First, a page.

AT LOOSE ENDS DURING the summer of 1967, when I was between college graduation and the start of my psychology training, I chanced upon a book by Sheldon Jacobs. An early advocate of no-load mutual fund investing, Jacobs’s book and his subsequent No-Load Fund Investor newsletter provided my market mantra until exchange-traded index funds (ETFs) started taking off circa 2000.
Buying directly from the fund company, and thereby bypassing brokers and their upfront 8.5% commission, was a roguish development in the notoriously button-down mutual fund community. Just toss a check in the mail and—voila—you owned shares in a stock portfolio. To a nerdy introvert with a knack for numbers and a hankering for money, it seemed like a miracle.
It wasn’t long before I traded my RollingStone magazines and conspiracy books on the Kennedy assassination for Barron’s and The Wall Street Journal. I purchased a subscription to The Growth Fund Guide, a market glossy that followed the performance of 10 or so no-load mutual funds. Alongside each written description was a graph plotting the progress of the fund over the past year. All the lines sloped from the bottom left to the page’s upper right corner. One in particular looked like it was laced with testosterone. It belonged to the Janus Fund, and so began my whirlwind tour as an unknowing momentum investor.
In my family, the road to manhood was paved with money, and I felt pressure to prove my worth. I set aside my interest in mutual funds and turned my attention elsewhere. Options became my solution for making it big and in a hurry. But anxious to avoid large losses, lest I become a family pariah, I often set my stop-loss orders perilously close to the current price and would be taken out by an innocuous dip.
A friend once told me that my anxiety and manic tendencies were a poor fit for options trading. He was, of course, right. Fortunately, I was an impoverished student back then. My dollar losses were modest, even if my percentage losses weren’t, and I managed to walk away with more damage to my ego than to my wallet.
A few years later, I found success investing in rental properties and became less haunted by the family mandate. I also reconnected with my old friend, the mutual fund, this time as a growth-at-a-reasonable-price investor. But I was disenchanted by the bear market of the early 1980s.
I still remember a memo that John Neff, manager of the storied Vanguard Windsor Fund, wrote to his fellow portfolio managers on a particularly harrowing day: Don’t be afraid to buy. I was struck by the courage and confidence of the message, which influenced my gradual transition to becoming a value investor. As I grew more aware of my counterproductive need for excitement, I was able to make the leap from youthful impulsivity to long-term investing—a strategy I had once mocked as pedestrian.
When I returned to mutual fund investing, index funds were still a revolution in the making. If they’d been around, I would not have beaten them. In the venerable Forbes mutual fund rating system, I would likely have been a B- investor in both up and down markets. What if, from my 1967 introduction to investing, I’d simply stuck with almost any plain-vanilla fund that averaged 10% annually? I would have earned an A+ on my financial scorecard.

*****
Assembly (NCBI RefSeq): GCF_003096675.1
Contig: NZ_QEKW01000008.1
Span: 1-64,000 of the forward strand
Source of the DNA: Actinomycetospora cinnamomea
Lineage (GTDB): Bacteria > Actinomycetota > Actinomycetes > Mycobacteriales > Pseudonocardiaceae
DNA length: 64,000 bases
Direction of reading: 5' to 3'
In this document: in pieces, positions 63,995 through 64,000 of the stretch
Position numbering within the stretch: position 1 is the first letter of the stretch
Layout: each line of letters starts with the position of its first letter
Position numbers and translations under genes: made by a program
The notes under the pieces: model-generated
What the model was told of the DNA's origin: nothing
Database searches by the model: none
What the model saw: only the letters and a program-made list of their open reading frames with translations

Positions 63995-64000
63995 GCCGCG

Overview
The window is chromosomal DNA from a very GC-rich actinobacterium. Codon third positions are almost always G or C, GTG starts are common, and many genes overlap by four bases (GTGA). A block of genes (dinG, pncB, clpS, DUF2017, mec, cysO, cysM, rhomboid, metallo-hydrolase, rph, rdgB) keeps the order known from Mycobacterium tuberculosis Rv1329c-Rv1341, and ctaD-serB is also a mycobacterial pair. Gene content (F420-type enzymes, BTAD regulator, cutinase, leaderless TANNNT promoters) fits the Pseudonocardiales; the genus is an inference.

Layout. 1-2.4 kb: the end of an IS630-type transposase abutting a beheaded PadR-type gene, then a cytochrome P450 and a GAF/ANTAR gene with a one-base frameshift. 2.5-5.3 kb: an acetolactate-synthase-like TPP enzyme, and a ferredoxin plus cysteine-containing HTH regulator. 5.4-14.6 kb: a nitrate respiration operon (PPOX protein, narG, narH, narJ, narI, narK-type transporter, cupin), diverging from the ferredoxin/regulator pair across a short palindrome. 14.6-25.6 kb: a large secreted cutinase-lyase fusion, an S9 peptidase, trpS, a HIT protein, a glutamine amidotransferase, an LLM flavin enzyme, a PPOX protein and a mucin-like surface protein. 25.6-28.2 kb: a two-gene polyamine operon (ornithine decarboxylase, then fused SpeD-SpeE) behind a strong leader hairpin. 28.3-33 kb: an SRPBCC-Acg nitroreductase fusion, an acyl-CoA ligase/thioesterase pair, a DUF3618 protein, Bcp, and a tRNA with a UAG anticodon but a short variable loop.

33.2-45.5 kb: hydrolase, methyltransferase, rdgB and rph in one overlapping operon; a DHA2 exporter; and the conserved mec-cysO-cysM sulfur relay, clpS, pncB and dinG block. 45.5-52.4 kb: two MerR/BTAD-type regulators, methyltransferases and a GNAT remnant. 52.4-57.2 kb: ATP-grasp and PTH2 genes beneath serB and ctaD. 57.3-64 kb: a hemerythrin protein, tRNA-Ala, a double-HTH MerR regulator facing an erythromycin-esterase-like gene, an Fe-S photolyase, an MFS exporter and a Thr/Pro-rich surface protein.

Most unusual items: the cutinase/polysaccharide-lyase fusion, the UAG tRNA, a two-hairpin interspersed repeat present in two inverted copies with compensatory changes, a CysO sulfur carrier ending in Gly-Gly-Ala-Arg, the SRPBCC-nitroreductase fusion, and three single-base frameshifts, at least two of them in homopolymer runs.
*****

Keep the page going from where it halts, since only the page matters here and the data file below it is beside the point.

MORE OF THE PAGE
Over the decades, I’ve given myself much grief for sacrificing the bottom line in my quest for parental approval and market-beating returns. I can’t say I’m at peace, but I’ve come a long way. As the British poet William Henley wrote in 1875, after amputation of his infected left leg, “My head is bloody, but unbowed.”
The ETF wave that formed about 20 years ago carried me along with it. I have been an avid participant and need not recite here the many advantages over the flat-footed mutual fund. But today, at 77 and beset by the infirmities of old age, I am approaching the time when the race is over and the baton must be passed. I want to leave my wife and son a portfolio that suits their needs.
All this nostalgia and self-reflection has led me back to my trusted companion, the much-maligned mutual fund. My wife Alberta has been schooled in how they function and their idiosyncrasies, and feels more comfortable managing them than she would eyeballing a list of ETF symbols with prices blinking every five seconds on a blue computer screen. She won’t care for real-time trading and she’s certainly not going to be placing any stop-loss orders.
What she will require are automatic investment and withdrawal privileges, along with no bid-ask spreads. I want her to have access to the assistance and free advice of phone reps, and I’ve found such help more on offer for mutual funds than ETFs. After I’m gone, Alberta will have enough in her life to contend with, and shepherding her liquid assets should be as simple and free of worry as possible.
The search for funds has always been a joy for me, and I already can hear the clarion call of one that may provide the core. Vanguard Total World Stock Index Fund (symbol: VTWAX) offers cheap exposure to domestic and foreign markets, and will remain broadly diversified even after Alberta raises cash or makes an investment. So, yes, 55 years on, I’m back to owning mutual funds. Often, what appears to be the end is also a new beginning.
Steve Abramowitz is a psychologist in Sacramento, California. Earlier in his career, Steve was a university professor, including serving as research director for the psychiatry department at the University of California, Davis. He also ran his own investment advisory firm. Check out Steve’s earlier articles.